The job of a TV editor requires one to wear many different hats -- critic, reporter, columnist, wire editor, feature writer, etc. -- but the role I've always felt most strongly about is that of advocate.
Just as TV critics have a responsibility to offer consumers guidance on new TV programs, it's also our responsibility to be an advocate, sometimes on behalf of viewers, but also on behalf of low-rated quality TV shows.
Choosing what to advocate is subjective. I can't launch an assault on the networks/local stations based on every viewer complaint -- I've learned to pick and choose my battles -- and I can't get on the bandwagon to support every low-rated TV show. "Pretender" fans learned this when I declined to give ink to their efforts to save that show last spring.
But when I see a TV show that needs -- and in my estimation deserves -- support, I'll bend over backward to help. That's why last season I frequently got onto a soapbox and begged readers to tune in to "Freaks and Geeks." It's why I continue to support "Buffy the Vampire Slayer." It's why I've been touting "Ed" this fall and why I plan to give "Gilmore Girls" more play in the future.
It's why I go out of my way to praise "7th Heaven." True, "7th Heaven" doesn't need my help; it's The WB's highest-rated series. But it does something so rare -- smartly portraying positive role models; emphasizing the importance of morality as it entertains -- I feel compelled to frequently sing its praises.
The role of advocate compelled me to put Showtime's "Beggars & Choosers" on the TV Week cover over this summer and why I've tried to steer readers toward the show at every opportunity.
Set mostly in the offices of LGT, a low-rated television network, "Beggars" chronicles the absurdities of any bureaucratic workplace. This office just happens to be in the television business, making it a more entertaining backdrop than, say, an accountant's office.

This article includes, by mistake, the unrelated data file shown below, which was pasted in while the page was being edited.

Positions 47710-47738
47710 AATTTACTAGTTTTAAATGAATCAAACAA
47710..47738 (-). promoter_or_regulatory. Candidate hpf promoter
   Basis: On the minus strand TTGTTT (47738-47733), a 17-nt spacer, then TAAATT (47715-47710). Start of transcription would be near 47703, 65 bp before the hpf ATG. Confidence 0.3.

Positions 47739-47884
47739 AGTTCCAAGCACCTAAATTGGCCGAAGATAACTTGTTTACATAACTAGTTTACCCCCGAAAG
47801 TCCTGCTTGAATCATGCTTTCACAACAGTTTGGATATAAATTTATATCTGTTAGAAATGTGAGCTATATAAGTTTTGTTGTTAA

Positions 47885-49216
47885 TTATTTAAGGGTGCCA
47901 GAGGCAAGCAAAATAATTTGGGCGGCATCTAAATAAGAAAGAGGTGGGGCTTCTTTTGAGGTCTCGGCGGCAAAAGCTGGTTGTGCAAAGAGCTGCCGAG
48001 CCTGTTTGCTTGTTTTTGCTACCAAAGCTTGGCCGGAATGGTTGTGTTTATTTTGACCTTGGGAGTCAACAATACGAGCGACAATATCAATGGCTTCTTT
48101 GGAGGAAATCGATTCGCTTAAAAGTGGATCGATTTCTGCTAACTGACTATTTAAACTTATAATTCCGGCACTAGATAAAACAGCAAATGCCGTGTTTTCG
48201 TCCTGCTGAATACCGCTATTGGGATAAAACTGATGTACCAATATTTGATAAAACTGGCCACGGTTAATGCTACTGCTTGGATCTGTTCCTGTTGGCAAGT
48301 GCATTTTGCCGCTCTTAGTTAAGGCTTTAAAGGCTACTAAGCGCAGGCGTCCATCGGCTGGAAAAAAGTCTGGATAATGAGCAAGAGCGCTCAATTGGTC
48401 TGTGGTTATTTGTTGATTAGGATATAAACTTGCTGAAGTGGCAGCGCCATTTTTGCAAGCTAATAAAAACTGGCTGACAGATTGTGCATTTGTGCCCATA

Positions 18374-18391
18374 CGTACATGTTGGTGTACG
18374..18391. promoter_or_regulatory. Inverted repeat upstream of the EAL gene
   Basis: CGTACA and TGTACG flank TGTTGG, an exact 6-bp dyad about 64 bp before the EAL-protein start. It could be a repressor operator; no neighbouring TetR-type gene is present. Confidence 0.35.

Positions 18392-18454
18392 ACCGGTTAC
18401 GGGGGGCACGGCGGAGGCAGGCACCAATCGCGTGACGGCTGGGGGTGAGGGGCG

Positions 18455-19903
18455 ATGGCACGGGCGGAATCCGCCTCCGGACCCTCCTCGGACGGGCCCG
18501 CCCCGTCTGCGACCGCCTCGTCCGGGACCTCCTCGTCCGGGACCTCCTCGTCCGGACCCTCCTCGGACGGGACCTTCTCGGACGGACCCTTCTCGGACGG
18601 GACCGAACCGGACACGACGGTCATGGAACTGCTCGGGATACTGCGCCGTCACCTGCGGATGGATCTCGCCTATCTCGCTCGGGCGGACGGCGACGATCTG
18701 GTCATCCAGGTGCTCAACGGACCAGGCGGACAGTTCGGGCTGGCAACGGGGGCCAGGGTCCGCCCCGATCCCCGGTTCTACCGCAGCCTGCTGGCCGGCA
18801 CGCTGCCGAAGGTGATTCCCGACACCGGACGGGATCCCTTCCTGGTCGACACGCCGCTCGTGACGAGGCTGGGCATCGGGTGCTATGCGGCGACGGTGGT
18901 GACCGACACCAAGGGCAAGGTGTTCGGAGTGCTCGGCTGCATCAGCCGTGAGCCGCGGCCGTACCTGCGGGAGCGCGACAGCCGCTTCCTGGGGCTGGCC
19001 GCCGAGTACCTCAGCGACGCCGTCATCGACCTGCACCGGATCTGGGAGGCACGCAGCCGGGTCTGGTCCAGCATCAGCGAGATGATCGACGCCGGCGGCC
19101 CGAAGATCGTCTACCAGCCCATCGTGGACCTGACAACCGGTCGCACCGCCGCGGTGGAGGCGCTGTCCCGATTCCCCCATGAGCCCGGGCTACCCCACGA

The show's most audacious character is Lori Volpone (Charlotte Ross), a scheming programming executive who covets a network presidency. For now, she's stuck reporting to LGT president and good guy Rob Malone (Brian Kerwin).
Unfortunately, the battle to keep "Beggars" on the air looks to be one that's just about lost.
Showtime will air two episodes this month (10 p.m. Tuesday and Dec. 12) as a last test to see if new viewers flock to the show. Barring that, "Beggars" will likely have to beg for its life in the near future, and its chances of getting a reprieve are slight. (Either way, the remaining episodes are expected to air in January.)
Mark Zakarin, Showtime executive vice president of original programming, acknowledged this is a last-ditch effort.
"I wish the show broadened out to America in a way that it hasn't," Zakarin said. "We keep waiting for that to happen. It's broken my heart that it hasn't happened. It's certainly not dead yet, but it's going to be a very hard conversation when we figure out what we put on the air for next year, because the ratings aren't really there."
Zakarin wouldn't say "Beggars" ranks at the bottom of the ratings compared to other original Showtime series, but he said, "It's right near there."
Ratings aren't the whole story for a premium cable network, but even a network that isn't dependent on advertising support has a hard time justifying the cost of production for a series no one is watching.
On first glance, the subject matter of "Beggars" may seem too inside Hollywood. Maybe I'm blinded because inside-the-biz stories appeal to me, but I just don't think the "Beggars" setting is so alien that viewers are turned off. A bigger problem is that most people probably don't know the show exists because Showtime isn't as popular as HBO.
In addition to scenes of outrageous humor, "Beggars" sometimes offers more subdued, nuanced stories.
An upcoming episode shows just how off track a television series can get despite the best intentions of all involved. The story seems inspired by Faye Dunaway's ill-conceived attempt at a sitcom, CBS's "It Had to Be You" with Robert Urich in 1993.
In the "Beggars" episode, Rob Malone persuades a former starlet (Anne Archer) to appear in a sitcom. He wants the show to be elegant and intelligent, but after test audiences reject it, "Beverly" gets retooled. It becomes more slapsticky, gets renamed "Bev!" and the lead actress' naturally long, brown hair is changed to a hipper Martha Stewart style. Ultimately, she's written out of her own show altogether.
If this is the end for "Beggars & Choosers," at least the series got two years to tell stories its own way with minimal network interference, a luxury premium cable affords. I'd hate to see the show end, but cancellation would be better than watching it mutate into something with less bite in a misguided effort to draw more eyes to Showtime.
Rob Owen can be reached at 412-263-2582 or firstname.lastname@example.org. Post questions or comments about TV to www.post-gazette.com/tv under PG Online Talk.